In the general election last weekend, the nationalist and populist True Finn Party emerged from political obscurity after largely campaigning on the evils of the European Union and its bailouts of Greece and Ireland. It claimed 39 seats in Finland’s Parliament — almost eight times the number it won in the 2007 election — and it is likely to become a partner in any coalition government. ...
Finland is not alone. Anti-European Union and anti- parties have been on the rise in Sweden, Italy, Hungary and the Netherlands in the past year, and more may follow. It is a worrisome trend for supporters of the union, ...
Mr. Soini [THE HEAD OF THE TRUE FINN PARTY WHICH WON THE MOST SEATS INTHE ELECTION] — who is 48 and has been active in politics since he was 17 — repeatedly lashed out at the European Union. (He is fond of calling it “the heart of darkness.”) A true democracy, he has said, is “only possible in individual states.”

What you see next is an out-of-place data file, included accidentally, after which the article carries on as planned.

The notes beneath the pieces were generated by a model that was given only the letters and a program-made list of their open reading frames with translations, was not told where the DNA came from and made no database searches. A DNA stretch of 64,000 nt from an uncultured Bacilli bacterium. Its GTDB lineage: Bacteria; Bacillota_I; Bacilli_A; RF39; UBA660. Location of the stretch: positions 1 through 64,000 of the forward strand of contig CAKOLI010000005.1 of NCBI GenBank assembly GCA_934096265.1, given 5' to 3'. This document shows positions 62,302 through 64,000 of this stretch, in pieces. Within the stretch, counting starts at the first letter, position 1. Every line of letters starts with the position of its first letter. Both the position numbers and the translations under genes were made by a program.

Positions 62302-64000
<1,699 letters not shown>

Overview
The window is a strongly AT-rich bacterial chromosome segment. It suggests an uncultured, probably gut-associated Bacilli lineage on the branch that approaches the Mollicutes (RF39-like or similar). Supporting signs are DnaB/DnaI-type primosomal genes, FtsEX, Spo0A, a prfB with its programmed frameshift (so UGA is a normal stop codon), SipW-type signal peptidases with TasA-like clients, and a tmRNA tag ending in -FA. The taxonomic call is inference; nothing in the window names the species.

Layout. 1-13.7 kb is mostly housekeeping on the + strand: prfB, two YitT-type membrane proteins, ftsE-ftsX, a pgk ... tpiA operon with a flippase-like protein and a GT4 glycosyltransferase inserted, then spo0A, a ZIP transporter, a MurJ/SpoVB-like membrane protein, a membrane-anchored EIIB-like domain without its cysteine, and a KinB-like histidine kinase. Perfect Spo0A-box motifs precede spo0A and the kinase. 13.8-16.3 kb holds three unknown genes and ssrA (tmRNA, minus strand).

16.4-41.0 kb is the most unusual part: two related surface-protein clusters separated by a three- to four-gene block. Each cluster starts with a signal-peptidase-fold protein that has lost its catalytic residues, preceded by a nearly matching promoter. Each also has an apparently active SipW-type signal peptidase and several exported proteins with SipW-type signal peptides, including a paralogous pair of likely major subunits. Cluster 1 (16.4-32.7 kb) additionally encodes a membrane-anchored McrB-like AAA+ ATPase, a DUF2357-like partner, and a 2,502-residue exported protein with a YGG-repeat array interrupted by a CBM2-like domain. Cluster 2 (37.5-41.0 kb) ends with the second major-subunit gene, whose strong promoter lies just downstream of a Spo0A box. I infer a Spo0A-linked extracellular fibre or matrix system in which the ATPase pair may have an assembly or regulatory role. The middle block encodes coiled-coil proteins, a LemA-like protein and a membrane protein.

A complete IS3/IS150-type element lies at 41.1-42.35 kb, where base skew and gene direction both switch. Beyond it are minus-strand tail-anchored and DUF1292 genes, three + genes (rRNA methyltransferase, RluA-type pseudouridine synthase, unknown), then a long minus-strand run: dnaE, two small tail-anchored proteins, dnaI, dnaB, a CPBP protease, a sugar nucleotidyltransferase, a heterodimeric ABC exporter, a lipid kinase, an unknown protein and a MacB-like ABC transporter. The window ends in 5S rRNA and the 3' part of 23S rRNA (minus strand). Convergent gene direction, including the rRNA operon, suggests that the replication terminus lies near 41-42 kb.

He has also sold himself as a man of the people who is attuned to the needs of the poor and working class at a time when the distance between rich and poor is growing and Finland, like many other European countries, is considering austerity measures.
“Soini talks ordinary language with ordinary words,” said Ville Pernaa, the director of the Center for Parliamentary Studies at the University of Turku in Finland. “He told the voters that they were wasting money paying for other people’s debts. Why should they pay for that when we need more doctors in the small towns of Finland?”
Perttu Pouttu, a retired worker for a Helsinki energy company who meets friends in the Hakaniemi Market Square most mornings, said he had voted for the True Finns because Mr. Soini’s arguments made sense to him.
“Of course the bailouts raise questions,” he said. “Will we get that money back? Where are the banks? This is their problem.”
At the same time, Mr. Pouttu said he was worried that Finland had admitted too many refugees. “It does not touch me personally,” he said. “But it bugs me that by law we have to give them apartments. When I retired, no one gave me an apartment.”